Recently, a paper describing the sequencing of many samples from patients in Sierra Leone with Ebola was published in Science by Gire et al.:
There have been many headlines referring to this paper with variants of this phrase: “Ebola rapidly mutating!” The meaning and implications of such statements is not always clear due to an incomplete understanding of evolution. Therefore, I think it is worth defining some terms and explaining how viruses evolve generally and how Ebola may be evolving specifically.
First, I should like to clarify the difference between the rate at which mutations occur and the rate at which mutations are observed. Mutations are changes in the genetic sequence. They can occur for several reasons including mistakes which occur during replication of viruses. The rates at which these mutations occur thus depend in part on how accurately enzymes copy genetic sequence. This mutation rate is unlikely to change for a given species unless there is a change in the enzymes involved in copying genetic material. This is a very rare occurence. However, changes in the rate at which mutations are observed is much more common because another important force, selection, affects this process.
Many mutations occur but are never observed. How can this be? If a mutation occurs which is deleterious, it will decrease the likelihood that an organism will survive. Such mutations are common in viruses. However, although unfavorable mutations have always been occuring in Ebola, they were unlikely to be observed because the individual viruses which possesed them did not produce many additional viruses. We say that such viruses were selected against.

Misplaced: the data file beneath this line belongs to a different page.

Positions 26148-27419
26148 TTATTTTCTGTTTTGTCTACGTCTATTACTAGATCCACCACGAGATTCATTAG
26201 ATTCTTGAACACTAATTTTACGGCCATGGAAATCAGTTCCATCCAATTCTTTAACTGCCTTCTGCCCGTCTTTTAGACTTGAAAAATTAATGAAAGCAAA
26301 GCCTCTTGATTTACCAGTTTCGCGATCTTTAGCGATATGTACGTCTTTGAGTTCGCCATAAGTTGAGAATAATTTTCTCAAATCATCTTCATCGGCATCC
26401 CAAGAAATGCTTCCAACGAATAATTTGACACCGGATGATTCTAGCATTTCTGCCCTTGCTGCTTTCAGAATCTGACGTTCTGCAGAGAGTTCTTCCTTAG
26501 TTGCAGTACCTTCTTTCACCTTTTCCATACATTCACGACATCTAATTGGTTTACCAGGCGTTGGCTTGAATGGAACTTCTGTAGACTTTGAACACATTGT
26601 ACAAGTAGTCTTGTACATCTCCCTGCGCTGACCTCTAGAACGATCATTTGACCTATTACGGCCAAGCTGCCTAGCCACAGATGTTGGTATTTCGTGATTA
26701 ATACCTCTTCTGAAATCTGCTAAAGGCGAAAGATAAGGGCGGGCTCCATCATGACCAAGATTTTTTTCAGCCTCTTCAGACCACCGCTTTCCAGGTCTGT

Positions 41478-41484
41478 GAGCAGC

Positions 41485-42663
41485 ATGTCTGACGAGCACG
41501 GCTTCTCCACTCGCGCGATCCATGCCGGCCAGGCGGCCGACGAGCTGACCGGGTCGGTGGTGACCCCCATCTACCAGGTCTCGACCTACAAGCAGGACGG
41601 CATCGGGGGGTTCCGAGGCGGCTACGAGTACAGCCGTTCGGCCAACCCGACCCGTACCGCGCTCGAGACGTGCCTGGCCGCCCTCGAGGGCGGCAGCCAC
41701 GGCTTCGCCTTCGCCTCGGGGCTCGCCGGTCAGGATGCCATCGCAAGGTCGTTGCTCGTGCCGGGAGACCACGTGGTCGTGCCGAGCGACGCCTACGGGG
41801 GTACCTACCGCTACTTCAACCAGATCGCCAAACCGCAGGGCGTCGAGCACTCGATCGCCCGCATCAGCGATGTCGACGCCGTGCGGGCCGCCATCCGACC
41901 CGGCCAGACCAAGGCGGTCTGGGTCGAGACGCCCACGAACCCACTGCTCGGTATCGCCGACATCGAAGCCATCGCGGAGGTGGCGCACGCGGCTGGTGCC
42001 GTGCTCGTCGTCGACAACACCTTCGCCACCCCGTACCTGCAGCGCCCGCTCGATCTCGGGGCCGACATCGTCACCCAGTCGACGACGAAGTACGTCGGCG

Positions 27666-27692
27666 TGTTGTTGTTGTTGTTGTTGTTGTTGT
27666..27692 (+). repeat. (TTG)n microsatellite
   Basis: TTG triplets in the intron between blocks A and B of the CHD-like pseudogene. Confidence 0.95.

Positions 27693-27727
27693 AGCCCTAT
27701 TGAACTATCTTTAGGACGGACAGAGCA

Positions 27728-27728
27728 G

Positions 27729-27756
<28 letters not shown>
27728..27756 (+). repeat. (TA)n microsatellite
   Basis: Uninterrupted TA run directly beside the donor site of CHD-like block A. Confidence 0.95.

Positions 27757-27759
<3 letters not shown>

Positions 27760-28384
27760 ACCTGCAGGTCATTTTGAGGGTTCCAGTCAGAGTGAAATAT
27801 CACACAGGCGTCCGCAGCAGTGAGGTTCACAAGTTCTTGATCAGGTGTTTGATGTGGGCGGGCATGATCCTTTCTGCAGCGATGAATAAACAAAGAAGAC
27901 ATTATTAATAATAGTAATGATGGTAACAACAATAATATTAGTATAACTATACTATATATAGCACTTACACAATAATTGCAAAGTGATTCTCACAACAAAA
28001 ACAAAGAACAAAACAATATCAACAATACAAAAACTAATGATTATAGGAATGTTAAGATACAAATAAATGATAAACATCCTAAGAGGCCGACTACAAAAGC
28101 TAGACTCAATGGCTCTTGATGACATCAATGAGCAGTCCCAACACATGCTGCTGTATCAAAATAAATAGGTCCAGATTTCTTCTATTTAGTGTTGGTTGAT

One of the key concepts of evolution is that selection can change. If the environment of an organism changes, then what constitutes a “bad” mutation, from the viewpoint of the organism, can also change. For a virus, the host is the environment. If the host for Ebola changes from, say, a fruitbat, to a human, then the environment has changed and the effect of a mutation on the ability of the virus to survive and replicate may change. In fact, a mutation which was selected against in fruitbats may be selected for in humans if it helps the virus survive in its new environment – humans. This will lead to a change in observed mutations in viruses which have colonised a new host even if the rate at which mutations actually occur has not changed.
Thus far, this has been a relatively academic discussion. But now we come to the public health implications of the Science paper. One interpretation of these results is that Ebola is adapting to its new host, humans, by acquiring new genetic sequences which allow it to replicate and spread person to person more effectively. Indeed, given that the virus has apparently been spreading human to human since December 2013, it would be surprising if this were not occuring.
In the past, Ebola would spread from its animal host to humans, pass human to human a few times, and then die out. It never had a chance to adapt to humans. The current outbreak is different. Because Ebola now has had many “passages” through the novel human environment, it has had many more opportunities to adapt to humans. This may be reflected in some of the changes in genetic sequence observed in the Science paper. It may also be reflected in changes in the ability of the virus to replicate and spread in humans. People who expect Ebola to remain unchanging in its new human host are ignoring evolution. If mutations can occur which will allow the virus to spread more efficiently in humans, then, given enough time, such mutations will occur.
Ebola was an animal virus.
It is becoming a human virus.